What Causes Bone Cancer?

The information here focuses on primary bone cancers (cancers that start in bones) that most often are seen in adults. Information on OsteosarcomaEwing Tumors (Ewing sarcomas), and Bone Metastases is covered separately.

There are different types of primary bone cancers (cancers that start in the bones), and while they might have some things in common, these different cancers most likely do not all have the same causes.

Researchers have found some risk factors for bone cancer, but often it’s not clear exactly how these factors might affect how cells in the bones become cancer cells. Research is underway to learn more about the causes of these cancers.

Scientists have learned how certain changes in the DNA in bone cells can cause them to become cancerous. DNA is the chemical in our cells that makes up our genes, which control how our cells function. We usually look like our parents because they are the source of our DNA. But DNA affects more than how we look. It influences our risks for developing certain diseases, including some kinds of cancer.

  • Genes that normally help cells grow, divide, or stay alive can sometimes change to become oncogenes.
  • Genes that help keep cell division under control, repair mistakes in DNA, or make cells die at the right time are called tumor suppressor genes.

Cancers can be caused by gene mutations (defects) that create oncogenes, or that turn off tumor suppressor genes.

Some people inherit gene mutations (changes) from a parent that increase their risk of bone cancer. (See Risk Factors for Bone Cancer.) Some of these mutations are now known, and genetic testing can look for them.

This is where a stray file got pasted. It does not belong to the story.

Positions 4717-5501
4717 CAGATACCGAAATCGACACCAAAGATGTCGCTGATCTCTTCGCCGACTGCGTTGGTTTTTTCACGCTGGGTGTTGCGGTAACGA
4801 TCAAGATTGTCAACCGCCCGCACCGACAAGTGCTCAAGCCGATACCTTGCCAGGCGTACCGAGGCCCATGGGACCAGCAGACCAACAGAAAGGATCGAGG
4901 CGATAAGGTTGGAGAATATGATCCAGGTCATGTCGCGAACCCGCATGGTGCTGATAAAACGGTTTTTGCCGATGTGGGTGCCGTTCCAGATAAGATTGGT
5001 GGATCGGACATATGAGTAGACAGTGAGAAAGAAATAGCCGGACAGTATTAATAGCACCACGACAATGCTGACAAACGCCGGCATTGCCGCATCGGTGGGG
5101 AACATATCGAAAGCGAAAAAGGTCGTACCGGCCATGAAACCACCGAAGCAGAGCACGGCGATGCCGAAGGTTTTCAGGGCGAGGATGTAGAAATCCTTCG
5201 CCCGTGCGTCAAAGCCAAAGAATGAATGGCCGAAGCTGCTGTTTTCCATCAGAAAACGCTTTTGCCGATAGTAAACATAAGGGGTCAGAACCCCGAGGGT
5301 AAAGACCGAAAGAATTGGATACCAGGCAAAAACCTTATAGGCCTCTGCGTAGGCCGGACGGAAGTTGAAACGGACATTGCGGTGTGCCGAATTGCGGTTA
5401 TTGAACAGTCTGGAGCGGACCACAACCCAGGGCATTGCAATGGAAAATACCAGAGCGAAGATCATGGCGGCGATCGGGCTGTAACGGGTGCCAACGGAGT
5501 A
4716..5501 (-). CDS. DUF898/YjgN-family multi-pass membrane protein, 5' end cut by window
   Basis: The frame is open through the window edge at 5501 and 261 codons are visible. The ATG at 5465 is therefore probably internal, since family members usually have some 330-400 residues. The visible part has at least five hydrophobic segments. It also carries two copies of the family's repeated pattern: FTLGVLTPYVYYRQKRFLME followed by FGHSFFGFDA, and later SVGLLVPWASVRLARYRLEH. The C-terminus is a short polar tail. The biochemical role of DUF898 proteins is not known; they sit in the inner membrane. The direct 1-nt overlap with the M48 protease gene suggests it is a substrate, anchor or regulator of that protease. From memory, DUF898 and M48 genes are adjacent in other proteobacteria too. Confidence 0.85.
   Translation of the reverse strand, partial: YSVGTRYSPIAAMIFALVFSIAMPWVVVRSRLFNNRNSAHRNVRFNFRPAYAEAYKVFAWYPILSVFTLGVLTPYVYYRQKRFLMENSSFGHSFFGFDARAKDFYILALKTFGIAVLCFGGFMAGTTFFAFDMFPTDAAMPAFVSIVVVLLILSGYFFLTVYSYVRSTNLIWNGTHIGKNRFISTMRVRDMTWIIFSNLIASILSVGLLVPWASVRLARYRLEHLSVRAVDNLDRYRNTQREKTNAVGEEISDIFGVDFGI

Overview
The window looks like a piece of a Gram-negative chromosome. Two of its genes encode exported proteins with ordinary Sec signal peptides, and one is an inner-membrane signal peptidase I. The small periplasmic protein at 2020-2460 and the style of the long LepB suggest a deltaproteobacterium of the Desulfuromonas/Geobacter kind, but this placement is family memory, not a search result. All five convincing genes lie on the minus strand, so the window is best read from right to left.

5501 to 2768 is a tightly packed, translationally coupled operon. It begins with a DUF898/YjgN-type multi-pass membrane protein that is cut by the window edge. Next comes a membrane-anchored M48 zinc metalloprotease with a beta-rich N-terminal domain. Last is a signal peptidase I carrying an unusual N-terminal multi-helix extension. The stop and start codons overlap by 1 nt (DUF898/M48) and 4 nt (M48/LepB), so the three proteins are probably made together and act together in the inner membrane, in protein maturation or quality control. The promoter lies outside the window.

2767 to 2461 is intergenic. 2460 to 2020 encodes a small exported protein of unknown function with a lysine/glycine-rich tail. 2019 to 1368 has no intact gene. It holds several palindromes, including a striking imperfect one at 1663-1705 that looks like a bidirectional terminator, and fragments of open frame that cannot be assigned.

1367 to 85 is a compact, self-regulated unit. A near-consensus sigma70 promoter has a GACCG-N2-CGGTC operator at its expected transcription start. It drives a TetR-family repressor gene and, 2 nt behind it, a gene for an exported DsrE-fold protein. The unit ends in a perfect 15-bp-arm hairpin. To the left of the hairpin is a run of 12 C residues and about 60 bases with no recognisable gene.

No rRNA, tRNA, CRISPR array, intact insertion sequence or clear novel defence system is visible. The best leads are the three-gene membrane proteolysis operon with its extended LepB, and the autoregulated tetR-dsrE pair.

But the gene changes leading to bone cancer are usually acquired during life rather than inherited from a parent. These changes sometimes result from factors such as exposure to radiation, but most of these changes are probably just random events that sometimes happen inside a cell, without having an outside cause. These mutations are present only in the cancer cells, so they cannot be passed on to the person’s children.

Scientists are making progress in understanding these genetic changes and how they happen, but there are still many things that are not completely understood at this time. As more is learned about these changes, it might help doctors find better ways to prevent, diagnose, and treat these cancers.

The American Cancer Society medical and editorial content team

Our team is made up of doctors and oncology certified nurses with deep knowledge of cancer care as well as journalists, editors, and translators with extensive experience in medical writing.

Anderson ME, Dubois SG, Gebhart MC. Chapter 89: Sarcomas of bone. In: Niederhuber JE, Armitage JO, Doroshow JH, Kastan MB, Tepper JE, eds. Abeloff’s Clinical Oncology. 6th ed. Philadelphia, Pa: Elsevier; 2020.

Last Revised: June 17, 2021

American Cancer Society medical information is copyrighted material. For reprint requests, please see our Content Usage Policy.